By: Emma Ea Ambrose for Purdue University
Even before COVID-19 strained Indiana’s farmers and complicated the how, when and where of food buying, Hoosier farmers knew they needed a better way to market their product to consumers. That’s why the College of Agriculture in collaboration with Microsoft is launching the Hoosier Food Market, a website where farmers can sell directly to consumers with no overhead costs and flexibility for the producer and customer.
“There are other online platforms that do something similar, but they can be pretty costly to the farmer,” Amanda Deering, clinical associate professor of food sciences and one of the two Purdue project leads, said. “Many say the buy-in is upwards of thousands of dollars a year and the platform also takes a percentage. We wanted to create a system that acts as a bridge, not a business.”
Deering added she’d heard demands for this platform for some time, but COVID-19 magnified its necessity. Ariana Torres, assistant professor in both horticulture and agricultural economics, is the other project leader. She added that right now, a platform like this could save the livelihoods of small to medium sized farmers.
“COVID came and changed the supply chain,” Torres said. “Farmers are pouring out milk, throwing away crops because they have no outlet to sell through. As we are practicing social distancing farmers have begun reaching out independently to consumers to try and facilitate sales. This website will formalize that process.”
While Deering and Torres had been planning a project like this for some time, COVID-19 made ramping up a necessity. Through the college’s partnership with Microsoft, Deering and Torres were able to see their ideas spin quickly into reality.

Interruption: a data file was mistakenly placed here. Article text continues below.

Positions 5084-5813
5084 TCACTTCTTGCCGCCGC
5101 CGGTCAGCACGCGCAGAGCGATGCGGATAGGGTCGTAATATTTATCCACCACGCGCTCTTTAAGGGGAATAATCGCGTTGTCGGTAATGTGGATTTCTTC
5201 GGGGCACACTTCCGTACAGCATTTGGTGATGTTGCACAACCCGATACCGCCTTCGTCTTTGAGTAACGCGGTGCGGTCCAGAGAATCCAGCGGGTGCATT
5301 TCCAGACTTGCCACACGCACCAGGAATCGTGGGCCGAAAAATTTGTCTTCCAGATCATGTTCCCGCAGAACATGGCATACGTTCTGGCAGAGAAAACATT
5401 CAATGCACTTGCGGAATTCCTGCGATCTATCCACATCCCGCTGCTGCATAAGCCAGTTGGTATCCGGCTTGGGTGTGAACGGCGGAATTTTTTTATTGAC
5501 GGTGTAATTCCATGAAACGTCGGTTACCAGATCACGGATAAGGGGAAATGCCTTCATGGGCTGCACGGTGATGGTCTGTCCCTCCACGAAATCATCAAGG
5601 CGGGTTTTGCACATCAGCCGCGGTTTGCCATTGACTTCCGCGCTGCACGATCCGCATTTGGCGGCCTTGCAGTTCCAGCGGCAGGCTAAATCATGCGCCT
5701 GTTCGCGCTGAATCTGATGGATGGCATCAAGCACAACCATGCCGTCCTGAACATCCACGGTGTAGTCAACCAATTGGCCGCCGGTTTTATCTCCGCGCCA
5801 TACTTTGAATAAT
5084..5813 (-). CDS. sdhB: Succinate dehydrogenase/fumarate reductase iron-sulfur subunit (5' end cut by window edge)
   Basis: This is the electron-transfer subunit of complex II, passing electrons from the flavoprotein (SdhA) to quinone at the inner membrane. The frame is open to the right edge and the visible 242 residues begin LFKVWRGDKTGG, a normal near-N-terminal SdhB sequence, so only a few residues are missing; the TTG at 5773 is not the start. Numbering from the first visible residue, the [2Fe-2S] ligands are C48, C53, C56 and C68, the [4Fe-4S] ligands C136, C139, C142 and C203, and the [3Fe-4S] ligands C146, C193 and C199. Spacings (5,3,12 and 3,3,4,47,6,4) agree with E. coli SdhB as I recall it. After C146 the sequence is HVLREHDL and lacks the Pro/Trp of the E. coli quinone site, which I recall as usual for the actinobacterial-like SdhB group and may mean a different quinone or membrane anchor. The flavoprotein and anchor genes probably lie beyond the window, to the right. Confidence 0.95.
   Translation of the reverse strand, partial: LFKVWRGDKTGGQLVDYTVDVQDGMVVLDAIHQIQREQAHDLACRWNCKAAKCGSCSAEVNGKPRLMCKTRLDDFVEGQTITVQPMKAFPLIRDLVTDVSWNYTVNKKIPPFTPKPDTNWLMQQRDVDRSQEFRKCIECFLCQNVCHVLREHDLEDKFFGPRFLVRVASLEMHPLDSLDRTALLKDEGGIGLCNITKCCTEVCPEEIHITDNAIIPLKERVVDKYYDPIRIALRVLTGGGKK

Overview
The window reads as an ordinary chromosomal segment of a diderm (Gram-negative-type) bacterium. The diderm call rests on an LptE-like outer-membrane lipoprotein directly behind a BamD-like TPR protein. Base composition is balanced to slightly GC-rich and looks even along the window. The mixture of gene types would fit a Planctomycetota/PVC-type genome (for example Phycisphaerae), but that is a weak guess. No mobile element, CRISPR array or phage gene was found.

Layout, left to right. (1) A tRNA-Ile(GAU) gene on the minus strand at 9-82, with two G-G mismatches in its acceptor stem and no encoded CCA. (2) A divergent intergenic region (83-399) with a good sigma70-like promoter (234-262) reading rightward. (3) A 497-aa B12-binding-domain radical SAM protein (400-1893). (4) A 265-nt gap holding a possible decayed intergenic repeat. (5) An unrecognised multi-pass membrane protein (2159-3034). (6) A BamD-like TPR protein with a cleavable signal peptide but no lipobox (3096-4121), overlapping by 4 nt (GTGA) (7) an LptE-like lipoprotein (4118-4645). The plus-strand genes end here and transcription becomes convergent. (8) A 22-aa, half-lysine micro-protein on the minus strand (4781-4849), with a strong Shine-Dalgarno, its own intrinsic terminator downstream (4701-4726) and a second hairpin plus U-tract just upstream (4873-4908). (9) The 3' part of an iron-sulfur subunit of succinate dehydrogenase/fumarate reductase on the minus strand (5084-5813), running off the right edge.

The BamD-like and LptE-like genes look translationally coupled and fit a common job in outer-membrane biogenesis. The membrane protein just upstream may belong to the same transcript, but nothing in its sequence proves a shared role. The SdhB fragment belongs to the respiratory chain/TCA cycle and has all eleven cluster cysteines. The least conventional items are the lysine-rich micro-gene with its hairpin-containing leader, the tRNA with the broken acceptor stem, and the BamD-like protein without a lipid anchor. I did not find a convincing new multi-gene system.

“Working with Microsoft allowed the turnaround to happen very efficiently,” Deering reflected. “We could not have done this without them in this time span.”
The benefit, however, isn’t one-sided. Ranveer Chandra, chief scientist with Microsoft Global Azure, said the tech company has been making inroads into agricultural initiatives for years, developing a better understanding for how to sustainably feed a growing population. Connections and collaboration with researchers in higher education are essential to this process.
“Purdue Ag is at the cutting edge of research in agriculture by inventing technologies to sustainably feed the world,” Chandra said. “In this case, Purdue and Microsoft were able to come together to solve an immediate need – to connect growers and customers. Researchers in Purdue Ag provided the agricultural knowhow – what farmers need, what farmers market makers need, how consumers can convey their demand and be connected to farmers. Microsoft researchers and engineers deployed the Open Food Network open source solution and incorporated features based on feedback from the Purdue collaborators. The solution was made reliable and performant by deploying on Microsoft Azure.”
Chandra, Torres and Deering will employ Hoosier Food Market as a pilot, with hopes to launch similar sites across the U.S. There is a global need for platforms that directly connect not just farmers to buyers but other independent businesses to customer bases, Torres said.
“Microsoft’s mission is to empower every person and organization on this planet to achieve more,” Chandra added.
The College of Agriculture currently collaborates with Microsoft on several other products, including designing a dashboard that calculates the potential risk to the food supply due to COVID-19.
Karen Plaut, the Glenn W. Sample Dean of the College of Agriculture, said this nascent collaboration with Microsoft amplifies the college’s work while also channeling its research to solving pressing issues from the local to global.
“Our college’s passion and innovation is echoed in Microsoft’s commitment to advancing agriculture and empowering individuals,” Plaut said. “Pairing the work of our faculty with Microsoft’s technical know-how and efficiency helps us bring our world-class agricultural research and expertise to exciting, new audiences.”